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The Result In Michigan

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The Republioans on Monday elected their State ticket by a small majority. Maratón, for Justice of the Supreme Coart, will have a inajority not far from 10,000. Cutoheon's majority wil] be somewhat less. The vote was the larjest ever cast in the State at a spring election. A careful review of the returnB show that Demócrata looked more to the result on local officers than to the State ticket. While we regret the defeat of Mr. Norria, we are in a measure consoled by the election of Hon. Geo. Huntington to the Judgeship of this District. Mr. Huntington's majority will be about 1,000 in the District. Indians like money better than land. It is handier to have around, and can be more easily turned into whisky and trinkets. For this reason they are always ready to barter for the filthy lucre, whether they Bell lands, ponies, gquaws or ohildren. A delegatien of Sioux Indiane is expected soon in Washington to negotiate for the sale of their right in the Black Hills to the Government. They have already heard of the desire to purchase these regions, and are reportad to have canvassed the question, and resolved upon disposing of their claims for $1,000,000. They are ëhrewd fellows, and have shown their pre-eminent qualifications for the real estáte business in demanding so large a a price for so wild and undeveloped a traot, because it is badly wanted by the Government.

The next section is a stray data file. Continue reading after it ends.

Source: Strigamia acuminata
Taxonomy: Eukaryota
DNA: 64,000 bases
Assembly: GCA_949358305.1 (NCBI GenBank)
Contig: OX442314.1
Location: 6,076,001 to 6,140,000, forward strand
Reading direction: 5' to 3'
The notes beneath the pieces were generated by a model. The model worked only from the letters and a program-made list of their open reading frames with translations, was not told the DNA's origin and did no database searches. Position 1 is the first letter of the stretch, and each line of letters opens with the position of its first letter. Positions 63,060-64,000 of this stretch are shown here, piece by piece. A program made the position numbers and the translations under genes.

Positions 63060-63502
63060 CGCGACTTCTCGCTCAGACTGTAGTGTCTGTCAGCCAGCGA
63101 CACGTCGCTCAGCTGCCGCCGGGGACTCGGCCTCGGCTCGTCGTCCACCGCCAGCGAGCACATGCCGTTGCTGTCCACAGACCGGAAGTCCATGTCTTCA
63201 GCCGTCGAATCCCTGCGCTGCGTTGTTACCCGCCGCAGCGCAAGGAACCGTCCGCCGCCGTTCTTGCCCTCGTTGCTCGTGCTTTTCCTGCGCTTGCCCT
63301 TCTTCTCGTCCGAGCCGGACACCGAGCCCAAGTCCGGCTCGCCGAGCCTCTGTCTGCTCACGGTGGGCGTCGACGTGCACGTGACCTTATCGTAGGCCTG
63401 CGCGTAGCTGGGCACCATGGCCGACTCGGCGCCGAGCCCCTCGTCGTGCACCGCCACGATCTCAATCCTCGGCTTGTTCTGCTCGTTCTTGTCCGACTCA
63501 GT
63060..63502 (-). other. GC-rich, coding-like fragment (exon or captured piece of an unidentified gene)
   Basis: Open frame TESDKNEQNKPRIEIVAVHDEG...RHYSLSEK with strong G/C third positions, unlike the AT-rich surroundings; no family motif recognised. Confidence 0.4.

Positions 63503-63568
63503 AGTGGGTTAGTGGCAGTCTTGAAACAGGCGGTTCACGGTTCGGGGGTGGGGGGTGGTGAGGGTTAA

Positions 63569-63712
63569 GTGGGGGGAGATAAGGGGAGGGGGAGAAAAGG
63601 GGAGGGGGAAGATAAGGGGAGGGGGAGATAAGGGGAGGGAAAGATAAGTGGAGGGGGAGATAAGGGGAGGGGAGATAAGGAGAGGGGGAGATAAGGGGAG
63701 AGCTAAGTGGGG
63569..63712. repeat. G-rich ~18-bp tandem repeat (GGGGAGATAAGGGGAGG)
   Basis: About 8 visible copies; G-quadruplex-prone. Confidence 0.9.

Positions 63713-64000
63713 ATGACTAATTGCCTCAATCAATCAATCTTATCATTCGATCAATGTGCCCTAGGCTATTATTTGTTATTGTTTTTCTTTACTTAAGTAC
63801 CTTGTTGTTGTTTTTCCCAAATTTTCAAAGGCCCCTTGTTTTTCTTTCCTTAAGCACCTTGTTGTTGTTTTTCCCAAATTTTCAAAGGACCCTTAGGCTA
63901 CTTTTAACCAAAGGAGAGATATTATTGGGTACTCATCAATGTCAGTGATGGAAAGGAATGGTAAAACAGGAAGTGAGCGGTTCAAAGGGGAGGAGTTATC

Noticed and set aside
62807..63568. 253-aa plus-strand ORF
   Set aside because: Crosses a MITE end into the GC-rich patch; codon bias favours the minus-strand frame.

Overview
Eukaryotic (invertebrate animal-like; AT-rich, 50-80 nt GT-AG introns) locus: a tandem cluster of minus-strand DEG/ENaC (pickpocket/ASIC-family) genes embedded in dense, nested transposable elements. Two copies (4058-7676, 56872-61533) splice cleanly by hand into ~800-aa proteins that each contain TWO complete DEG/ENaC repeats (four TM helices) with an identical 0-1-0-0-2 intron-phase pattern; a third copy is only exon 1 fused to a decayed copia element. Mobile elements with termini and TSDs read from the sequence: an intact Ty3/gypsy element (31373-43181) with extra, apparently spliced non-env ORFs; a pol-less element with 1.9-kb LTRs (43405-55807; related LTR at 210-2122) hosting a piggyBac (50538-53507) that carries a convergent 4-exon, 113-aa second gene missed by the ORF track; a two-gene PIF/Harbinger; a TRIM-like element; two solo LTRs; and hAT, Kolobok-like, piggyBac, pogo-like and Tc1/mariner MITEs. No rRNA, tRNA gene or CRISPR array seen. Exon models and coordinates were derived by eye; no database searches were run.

Old News
Michigan Argus